Paris, a city made for walking, has an excellent network of metro lines, buses and RER (suburban rail), the same ticket used by all. Hold on to your ticket until you exit the stations. The Metro and RER close down between 12:30 a.m. (1:30 a.m. weekends) and 5:30 a.m., which means looking for a night bus or hanging out at the boîte until dawn. The city center and airports are connected by public bus, coach and rail. For savings and convenience, look into the Paris Visite travel card for 1,2, 3 or 5 consecutive days in central Paris and close-in suburbs and includes Charles de Gaulle, Orly and Versaille by bus, metro, tramway and RER networks. There is also a weekly smart-card pas.

You don't need a car - or the traffic snarls and parking challenges - while visiting Paris. The public transportation system will get you where you want to go. If you plan to get out and about in France, rent a car at the end of your Paris visit and pick it up on the outskirts of town in the direction you're going - like Orly airport for south or west and Charles de Galle for for points north. Another option is to take a high-speed train to the region you want to explore and pick up a rental car there.

Thanks to Bertrand Delanoë, the first gay mayor of Paris (2001-2014), you can pedal your way around the city on Vélib, a self-service, 24-hour bike rental system on a 1-day or 7-day ticket. Vélib, BTW, stands for "vélo' (bike) and "liberté." The first 30 minutes of every ride is free, and you can buy tickets online. Stations are strategically placed all over the city.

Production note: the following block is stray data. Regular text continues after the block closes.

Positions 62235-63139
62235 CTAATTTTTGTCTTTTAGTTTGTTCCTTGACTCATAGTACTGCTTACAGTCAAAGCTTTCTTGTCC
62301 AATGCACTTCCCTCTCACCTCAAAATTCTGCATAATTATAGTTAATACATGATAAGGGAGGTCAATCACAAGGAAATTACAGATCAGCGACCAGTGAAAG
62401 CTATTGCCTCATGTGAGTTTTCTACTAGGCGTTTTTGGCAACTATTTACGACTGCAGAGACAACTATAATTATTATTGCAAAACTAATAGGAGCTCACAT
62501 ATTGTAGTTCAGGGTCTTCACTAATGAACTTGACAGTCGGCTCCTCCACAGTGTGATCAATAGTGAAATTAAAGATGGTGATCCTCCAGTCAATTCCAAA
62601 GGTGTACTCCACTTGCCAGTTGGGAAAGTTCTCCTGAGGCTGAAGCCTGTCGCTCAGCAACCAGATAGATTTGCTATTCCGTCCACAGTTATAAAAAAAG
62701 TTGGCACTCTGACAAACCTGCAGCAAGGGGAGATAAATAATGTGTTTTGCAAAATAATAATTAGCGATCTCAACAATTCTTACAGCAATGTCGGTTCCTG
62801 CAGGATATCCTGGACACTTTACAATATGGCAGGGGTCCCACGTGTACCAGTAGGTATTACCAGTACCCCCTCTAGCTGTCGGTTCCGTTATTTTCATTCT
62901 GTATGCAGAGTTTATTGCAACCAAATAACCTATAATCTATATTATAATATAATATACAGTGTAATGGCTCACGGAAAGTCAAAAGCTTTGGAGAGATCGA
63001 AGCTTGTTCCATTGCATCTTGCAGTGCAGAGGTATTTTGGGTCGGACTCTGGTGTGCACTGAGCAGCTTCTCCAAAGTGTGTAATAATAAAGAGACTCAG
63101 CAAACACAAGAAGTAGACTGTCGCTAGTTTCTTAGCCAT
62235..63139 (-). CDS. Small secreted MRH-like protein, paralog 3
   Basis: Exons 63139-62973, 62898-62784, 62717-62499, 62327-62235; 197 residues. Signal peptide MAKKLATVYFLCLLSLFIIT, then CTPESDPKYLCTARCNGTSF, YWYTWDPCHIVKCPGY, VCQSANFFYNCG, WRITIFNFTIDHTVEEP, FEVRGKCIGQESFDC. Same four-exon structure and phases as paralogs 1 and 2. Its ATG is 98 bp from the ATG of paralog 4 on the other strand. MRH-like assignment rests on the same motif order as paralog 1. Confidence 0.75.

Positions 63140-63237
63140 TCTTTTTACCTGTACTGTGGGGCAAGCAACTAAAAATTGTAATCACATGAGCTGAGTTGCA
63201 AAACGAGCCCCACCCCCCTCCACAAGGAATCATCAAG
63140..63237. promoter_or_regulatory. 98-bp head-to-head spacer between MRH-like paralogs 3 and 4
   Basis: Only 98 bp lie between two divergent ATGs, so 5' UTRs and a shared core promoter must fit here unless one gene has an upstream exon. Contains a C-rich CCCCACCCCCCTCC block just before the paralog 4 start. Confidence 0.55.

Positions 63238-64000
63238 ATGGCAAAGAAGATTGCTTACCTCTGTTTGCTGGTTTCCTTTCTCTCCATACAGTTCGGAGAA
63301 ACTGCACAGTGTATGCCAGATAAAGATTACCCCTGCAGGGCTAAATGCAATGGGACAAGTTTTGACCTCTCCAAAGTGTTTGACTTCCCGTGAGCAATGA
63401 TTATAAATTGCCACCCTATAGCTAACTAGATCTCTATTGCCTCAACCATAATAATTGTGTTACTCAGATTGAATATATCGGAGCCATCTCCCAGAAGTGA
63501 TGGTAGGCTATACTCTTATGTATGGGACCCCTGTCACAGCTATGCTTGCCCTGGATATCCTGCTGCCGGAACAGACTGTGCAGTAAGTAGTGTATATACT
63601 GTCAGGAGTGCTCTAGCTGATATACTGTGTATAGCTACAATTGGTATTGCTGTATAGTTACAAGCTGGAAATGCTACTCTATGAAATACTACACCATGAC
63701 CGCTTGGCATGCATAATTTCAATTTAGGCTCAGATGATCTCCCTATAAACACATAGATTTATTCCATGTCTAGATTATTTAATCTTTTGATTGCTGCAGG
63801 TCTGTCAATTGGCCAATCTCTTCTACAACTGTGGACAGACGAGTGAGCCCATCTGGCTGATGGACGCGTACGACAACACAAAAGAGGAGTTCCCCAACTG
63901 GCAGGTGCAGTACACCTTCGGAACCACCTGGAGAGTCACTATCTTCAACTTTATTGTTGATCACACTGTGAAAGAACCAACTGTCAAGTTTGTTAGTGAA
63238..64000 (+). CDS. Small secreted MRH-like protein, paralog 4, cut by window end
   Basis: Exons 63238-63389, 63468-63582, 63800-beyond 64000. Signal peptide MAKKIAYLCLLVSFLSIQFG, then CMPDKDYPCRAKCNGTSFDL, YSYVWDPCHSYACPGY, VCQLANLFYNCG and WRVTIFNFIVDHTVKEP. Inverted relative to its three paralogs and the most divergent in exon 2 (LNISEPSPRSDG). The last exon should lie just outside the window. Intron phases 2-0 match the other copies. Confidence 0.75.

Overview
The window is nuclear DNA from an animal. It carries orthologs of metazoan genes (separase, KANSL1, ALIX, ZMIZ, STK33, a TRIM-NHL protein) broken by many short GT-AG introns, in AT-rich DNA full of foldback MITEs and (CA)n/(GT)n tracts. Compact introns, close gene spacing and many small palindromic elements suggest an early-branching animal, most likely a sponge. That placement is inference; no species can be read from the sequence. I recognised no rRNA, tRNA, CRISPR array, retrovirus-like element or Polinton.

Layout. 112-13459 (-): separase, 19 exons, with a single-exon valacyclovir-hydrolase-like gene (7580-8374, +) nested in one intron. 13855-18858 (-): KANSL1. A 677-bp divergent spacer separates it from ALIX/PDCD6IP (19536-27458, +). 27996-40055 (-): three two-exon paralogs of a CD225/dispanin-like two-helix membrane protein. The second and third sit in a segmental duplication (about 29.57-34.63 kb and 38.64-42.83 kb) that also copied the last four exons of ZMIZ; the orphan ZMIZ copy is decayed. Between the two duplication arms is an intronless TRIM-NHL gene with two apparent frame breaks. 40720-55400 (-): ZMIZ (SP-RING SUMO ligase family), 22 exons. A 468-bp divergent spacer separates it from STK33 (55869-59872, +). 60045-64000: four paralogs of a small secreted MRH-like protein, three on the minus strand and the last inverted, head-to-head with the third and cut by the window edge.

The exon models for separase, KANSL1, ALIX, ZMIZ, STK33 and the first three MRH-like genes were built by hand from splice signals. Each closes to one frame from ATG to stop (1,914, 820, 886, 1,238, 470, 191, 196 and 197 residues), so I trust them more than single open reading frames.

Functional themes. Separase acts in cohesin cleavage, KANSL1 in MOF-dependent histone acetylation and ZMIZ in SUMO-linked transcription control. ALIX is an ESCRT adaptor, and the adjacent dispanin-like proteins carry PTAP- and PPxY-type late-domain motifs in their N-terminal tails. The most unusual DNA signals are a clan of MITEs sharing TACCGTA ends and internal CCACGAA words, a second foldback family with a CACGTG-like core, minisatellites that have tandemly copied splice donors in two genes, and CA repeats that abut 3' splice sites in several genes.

Metro lines, which used to be designated by where they ended, now go mostly by number, so it's useful to consult maps in metro stations or download free apps like the Paris Metro RATP Map. Individual tickets at €1.80 are sold at machines in stations, some tabacs and windows at RER/Metro hubs. You can also buy 10 at once - a carnet - for €14.40. Buying a pass for a limited number of days not only saves you money but gives you freedom to bounce around town..

Buses are a great, cheap way to see the city. Some of the more picturesque routes: #69 from Père Lachaise Cemetery to Eiffel Tower, #80 from Sacré Coeur to Eiffel Tower, #73 from Hotel de Ville to Eiffel Tower. Nociliens, night buses, fill the rail void between midnight and dawn on 47 routes with buses every 15 - 60 minutes depending on route. The same tickets work for bus and metro.

Taxis can be hired at taxi stands or hailed. You'll know the taxi is free if the roof sign is green. Choose the Metro over taxi during rush hour if you have to get anywhere fast. Be prepared to pay cash. A taxi from Gare du Nord to the Marais might cost you around $12 plus tip. As of now, the French government has barred Uber after taxi strikes.

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